The Lilac Flower
Lilac: A Cheerful Herald of Warmth
Few fragrances signal the arrival of spring as clearly and sweetly as that of the lilac flower. These beautiful bushes are a favorite of floral enthusiasts everywhere, thanks in part to both their vast varieties and breathtaking colors.
A hardy ornamental, lilac bushes may not be technically native to the United States, but they've certainly found a home here with enthusiastic gardeners, who use them for everything from privacy hedges to simple botanical yard decoration.
The latin name for the lilac bush is syringa vulgaris. The first part of the name may appear similar to that doctor's office staple, the syringe, for good reason. Syringa refers to a group of plants similar to the mock orange, whose stems were once used as stand-ins for smoking pipes.
In addition, in Greek mythology, a beautiful nymph of the same name turned herself into a lilac to escape the amorous advances of the god Pan. The second half of the name, vulgaris, thankfully does not reflect on the more modern meaning of vulgar, but on the original latin meaning of "common", or easily found.
Lilac in modern parlance is used as often to refer to the creamy pastel purple of the lilac tree as it is to the purple lilac flower itself. The original meaning then, should be of no surprise: it comes from the Persian word for indigo, or purple. Even in ancient times, our ancestors appreciated the singular beauty of this self-titled flower color.
Lilacs are not native to the United States, despite their clear popularity in the region. In reality, growing lilacs is a practice that started in eastern Europe and Asia.
Once imported, however, planting lilacs became just as familiar a practice here, with settlers of the new world embracing the cultivation of this fragrant flower. Today, varietals ranging from the California lilac to a more traditional dwarf Korean lilac prove that these lovely flowers are a great fit anywhere!
Description and Characteristics
IA favorite flower for little girls playing dress-up, the flowers of lilac bushes don't need any special treatment to look lovely. Characterized by single cones or clusters of cones made up of small four-petaled flowers, the cuttings of the branches are naturally showy, thanks to broad, dark green leaves contrasting beneath.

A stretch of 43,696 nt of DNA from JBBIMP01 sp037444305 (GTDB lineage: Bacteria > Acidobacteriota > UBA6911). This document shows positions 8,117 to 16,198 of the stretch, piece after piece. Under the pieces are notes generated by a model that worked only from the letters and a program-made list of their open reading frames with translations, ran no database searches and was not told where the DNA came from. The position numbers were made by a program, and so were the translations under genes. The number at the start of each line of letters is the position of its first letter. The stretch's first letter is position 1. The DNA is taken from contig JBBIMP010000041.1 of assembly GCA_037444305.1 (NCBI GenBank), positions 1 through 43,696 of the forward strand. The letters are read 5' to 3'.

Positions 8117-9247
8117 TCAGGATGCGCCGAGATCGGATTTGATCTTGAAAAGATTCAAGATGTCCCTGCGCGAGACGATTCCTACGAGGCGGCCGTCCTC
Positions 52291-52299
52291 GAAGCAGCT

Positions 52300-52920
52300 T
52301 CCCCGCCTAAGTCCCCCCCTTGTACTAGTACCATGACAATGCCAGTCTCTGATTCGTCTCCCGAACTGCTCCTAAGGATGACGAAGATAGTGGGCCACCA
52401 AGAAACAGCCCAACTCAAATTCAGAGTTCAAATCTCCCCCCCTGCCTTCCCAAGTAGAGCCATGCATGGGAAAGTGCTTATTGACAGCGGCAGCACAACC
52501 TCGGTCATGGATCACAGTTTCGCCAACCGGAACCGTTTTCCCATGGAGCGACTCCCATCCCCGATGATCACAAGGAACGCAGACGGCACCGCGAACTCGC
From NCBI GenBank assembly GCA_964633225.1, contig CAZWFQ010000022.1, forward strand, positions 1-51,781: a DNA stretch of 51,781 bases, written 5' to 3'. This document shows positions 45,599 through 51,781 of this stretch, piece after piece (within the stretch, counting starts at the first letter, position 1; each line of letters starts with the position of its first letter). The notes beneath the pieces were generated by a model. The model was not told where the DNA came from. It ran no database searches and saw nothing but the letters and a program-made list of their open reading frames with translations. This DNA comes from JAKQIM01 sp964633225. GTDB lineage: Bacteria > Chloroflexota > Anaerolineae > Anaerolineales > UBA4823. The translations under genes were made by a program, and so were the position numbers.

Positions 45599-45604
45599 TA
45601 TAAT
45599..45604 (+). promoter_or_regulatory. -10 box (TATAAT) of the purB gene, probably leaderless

The clusters of flowers are called panicles, a word that refers to the random nature of the individual flower placement as well as their relatively short floral stems.
These flowers can be found in a wide array of lilac varieties that deviate from the familiar soft purple, including:
Few plants could boast a reputation for being simultaneously unlucky as well as a love charm, but lilacs have managed it. The old world origins lend superstition to the white variety of this flowering shrub, claiming that bringing colorless lilacs into the home ensures everything from mischievous fairy interference to illness and misfortune.
Purple lilacs, however, have long been rumored to celebrate young love, and make a popular gift among youthful suitors as well as being the traditional floral of the eighth wedding anniversary. The flowering time of the lilac bush is also said to herald an early or late arrival of warmth in the spring season.
Cultivation and Care
Lilacs love the sun, so when planting a lilac it is very important to choose a spot that enjoys a great deal of sun. Much like roses, lilac pruning is essential in keeping the plant healthy and well-shaped, though lilacs will generally continue to grow regardless of whether the owner is adept at pruning lilac bushes.
To properly practice trimming lilacs, clip off flowers immediately after they have faded and remove about a third of the overall branches to encourage growth.
Suckers that are growing near the ground should either be used for lilac transplanting or cut off to re-direct nutrients to the main plant. For the best manageable size, keep the tree to ten feet tall or less.
Diseases and Pests
Lilacs grow in a fairly dense bush due to their large flowers and abundant leaves, which blocks out sun and airflow and makes them susceptible to mildew. While it may seem difficult to a gardener struggling with it, lilac care to remove mildew is very easy.
Simply trim away some leaves and flower clusters around the top to allow sunlight in (this is especially important for varieties like reblooming lilac bushes), and snip off any branches growing towards the "trunk", which will encourage airflow.
For especially stubborn cases of lilac mildew, a fungicide that uses neem tree extract may help chase the mildew away faster.
Lilac flowers can be "pressed" into service via a wide assortment of usable or decorative applications, including:
- Dried Flowers
- Homemade Soaps
- Pressed Flower Decorations
- Wedding Flowers
- Edible Candied Flowers
These creative and fun uses make great gifts and thoughtful inclusions on decor around the house. Lilacs are an abundantly flowering plant, which means the crafty gardener will have lots of raw material to work with if they want to experiment with using the blooms for artistic endeavors.
Lilac Lovers Unite
Those gardeners that can't seem to get enough of lilacs would do well to stop by the annual Lilac Festival in Rochester, New York. Held each year around April or May, this event is a lilac lover's paradise, with shows, parades and even a lilac-scented assortment of presents available in the gift shop.
Click thumbnails to see pictures: